June 26, 2022

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Meek details design of sheriff’s home, jail

Final week’s column talked about that Horace Stephen Buckland, a son of the well known Civil War hero Ralph Buckland, was credited with actively playing a large aspect in obtaining land adjoining the courthouse and the making of the sheriff’s home and jail on that land.

That building now residences the county commissioners’ places of work.

Horace Buckland, who was extremely effective himself, attending Harvard Regulation University and starting to be Popular Pleas Courtroom choose, served on the “superintending committee” for the new jail much more than 130 years in the past.

A lot of of us can keep in mind that that business office building at the time served that twin intent of sheriff’s residence and jail.

Personally, as a younger reporter I put in a little time there.  Not in the jail, folks, but masking the news.  I really do not believe the sheriff nevertheless lived there, but the jail absolutely was utilized.

I’ve also listened to many mentions of the point that a person-time college students at St. Joseph recall that the significant faculty throughout Clover Street was a boredom breaking attraction for these held in the cells.

Gen. Ralph Buckland led the 72nd Ohio to achievements in the Civil War. The volunteer infantry regiment involved guys from Sandusky and Ottawa counties. At the time, adult men from the identical city would be put into the same unit, and hefty losses to that unit could wipe out a lot of gentlemen from just one city.

The jail-home setting up was erected in 1890 to 1892 with the $36,000 value funded by the issuance of bonds approved by a particular act of the Ohio State Legislature.

In accordance to Meek’s “Twentieth Century Record of Sandusky County,” the “ground plan” for the sheriff’s home was 52-feet by 50-toes with the jail proper getting 48-ft by 40-ft.

The jail, however, coated three floors. There have been 8 cells on the very first two floors and these had been for male prisoners.  On the 3rd degree ended up six cells set apart for feminine prisoners — “suitably geared up,” according to Meek.

Civil War veteran Lorenzo Dick served as sheriff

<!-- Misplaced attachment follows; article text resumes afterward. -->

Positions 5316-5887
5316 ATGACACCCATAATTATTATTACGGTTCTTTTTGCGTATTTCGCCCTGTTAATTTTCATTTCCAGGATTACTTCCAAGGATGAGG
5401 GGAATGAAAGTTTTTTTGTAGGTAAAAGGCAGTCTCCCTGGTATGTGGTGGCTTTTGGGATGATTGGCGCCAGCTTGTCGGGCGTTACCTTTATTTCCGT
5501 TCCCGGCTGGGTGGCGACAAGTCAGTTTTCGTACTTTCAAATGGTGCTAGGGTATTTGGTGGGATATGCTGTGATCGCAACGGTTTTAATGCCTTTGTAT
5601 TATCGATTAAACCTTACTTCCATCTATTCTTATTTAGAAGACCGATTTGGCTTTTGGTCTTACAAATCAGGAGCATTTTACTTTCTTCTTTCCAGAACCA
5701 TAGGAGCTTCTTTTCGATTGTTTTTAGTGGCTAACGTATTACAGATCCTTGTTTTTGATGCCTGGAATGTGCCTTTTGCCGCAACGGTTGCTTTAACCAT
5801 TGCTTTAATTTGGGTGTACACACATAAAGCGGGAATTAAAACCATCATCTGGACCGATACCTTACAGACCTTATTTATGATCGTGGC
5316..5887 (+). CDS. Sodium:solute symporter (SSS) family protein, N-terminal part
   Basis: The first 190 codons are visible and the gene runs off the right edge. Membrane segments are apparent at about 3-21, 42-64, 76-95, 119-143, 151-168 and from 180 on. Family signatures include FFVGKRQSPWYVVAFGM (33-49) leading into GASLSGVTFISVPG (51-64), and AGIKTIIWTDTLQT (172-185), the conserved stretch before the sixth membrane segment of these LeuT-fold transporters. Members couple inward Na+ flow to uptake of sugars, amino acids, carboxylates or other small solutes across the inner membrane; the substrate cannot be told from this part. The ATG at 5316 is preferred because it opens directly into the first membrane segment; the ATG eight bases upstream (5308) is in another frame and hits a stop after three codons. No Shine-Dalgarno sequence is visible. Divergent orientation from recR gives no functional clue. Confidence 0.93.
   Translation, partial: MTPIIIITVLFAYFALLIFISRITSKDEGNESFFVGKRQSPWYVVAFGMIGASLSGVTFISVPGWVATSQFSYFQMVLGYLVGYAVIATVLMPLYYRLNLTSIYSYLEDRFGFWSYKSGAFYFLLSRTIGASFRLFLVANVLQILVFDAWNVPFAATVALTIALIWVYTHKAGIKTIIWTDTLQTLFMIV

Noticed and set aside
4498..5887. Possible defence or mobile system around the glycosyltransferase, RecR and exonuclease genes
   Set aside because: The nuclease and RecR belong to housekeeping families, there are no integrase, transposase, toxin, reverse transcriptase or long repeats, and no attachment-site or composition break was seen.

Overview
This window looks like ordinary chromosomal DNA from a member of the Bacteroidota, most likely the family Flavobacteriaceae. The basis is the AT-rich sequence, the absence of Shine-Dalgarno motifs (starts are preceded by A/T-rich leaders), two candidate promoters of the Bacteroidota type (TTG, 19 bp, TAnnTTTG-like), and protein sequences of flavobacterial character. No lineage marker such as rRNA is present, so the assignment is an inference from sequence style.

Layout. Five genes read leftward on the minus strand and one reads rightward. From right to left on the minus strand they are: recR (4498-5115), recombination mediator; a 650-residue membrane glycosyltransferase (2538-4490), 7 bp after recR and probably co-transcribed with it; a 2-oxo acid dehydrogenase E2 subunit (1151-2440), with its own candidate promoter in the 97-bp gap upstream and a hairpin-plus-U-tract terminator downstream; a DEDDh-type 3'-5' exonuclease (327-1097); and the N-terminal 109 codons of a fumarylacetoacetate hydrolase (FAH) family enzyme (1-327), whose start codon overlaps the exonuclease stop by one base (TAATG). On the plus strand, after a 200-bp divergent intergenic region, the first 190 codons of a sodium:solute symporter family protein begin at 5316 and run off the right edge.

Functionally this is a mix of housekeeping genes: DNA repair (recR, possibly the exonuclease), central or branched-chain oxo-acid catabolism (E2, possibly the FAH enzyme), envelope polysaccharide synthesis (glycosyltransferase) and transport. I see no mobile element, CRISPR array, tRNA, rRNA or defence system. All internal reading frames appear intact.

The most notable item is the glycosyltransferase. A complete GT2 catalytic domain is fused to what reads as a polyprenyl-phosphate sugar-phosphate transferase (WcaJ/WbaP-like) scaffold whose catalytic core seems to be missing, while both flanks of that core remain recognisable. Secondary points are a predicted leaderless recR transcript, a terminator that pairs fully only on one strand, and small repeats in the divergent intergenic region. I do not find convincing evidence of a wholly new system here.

The sheriff at the time of building was Lorenzo Dick, who had served with honor and was imprisoned himself for the duration of the Civil War. Oddly, when in prison, he was commissioned captain in the Union Military, but did not know of the promotion until eventually he arrived at home.

He was honorably discharged Could 15, 1865, and just after several years in the restaurant and grocery company, he was elected sheriff in 1889.  He served two terms as sheriff and was then elected mayor of Fremont.

Rutherford B. Hayes spoke at jail cornerstone ceremony

The former president Rutherford B. Hayes, who was a winner of jail reform, specifically separation of the hardened criminals from other folks, was the speaker for the ceremonies at the laying of the cornerstone on Nov. 6, 1890.

Gen. Roeliff Frinkerhoff of the Ohio Board of Charities despatched a message that undoubtedly reported that Hayes’ issues were being answered in the new jail: “your jail designs will make it entirely practicable to protected complete separation of prisoners, so as to shut off all contaminating impact.”

Commonly recognized and revered J. C. Johnson was the architect for the gray stone construction with Lake Remarkable red sand stone ornaments. Theodore Brockman was the contractor.

Roy Wilhelm started out a 40-calendar year vocation at The News-Messenger in 1965 as a reporter. Now retired, he writes a column for both The News-Messenger and News Herald. 

This posting originally appeared on Fremont News-Messenger: Roy Wilhelm: Meek facts design of sheriff’s home, jail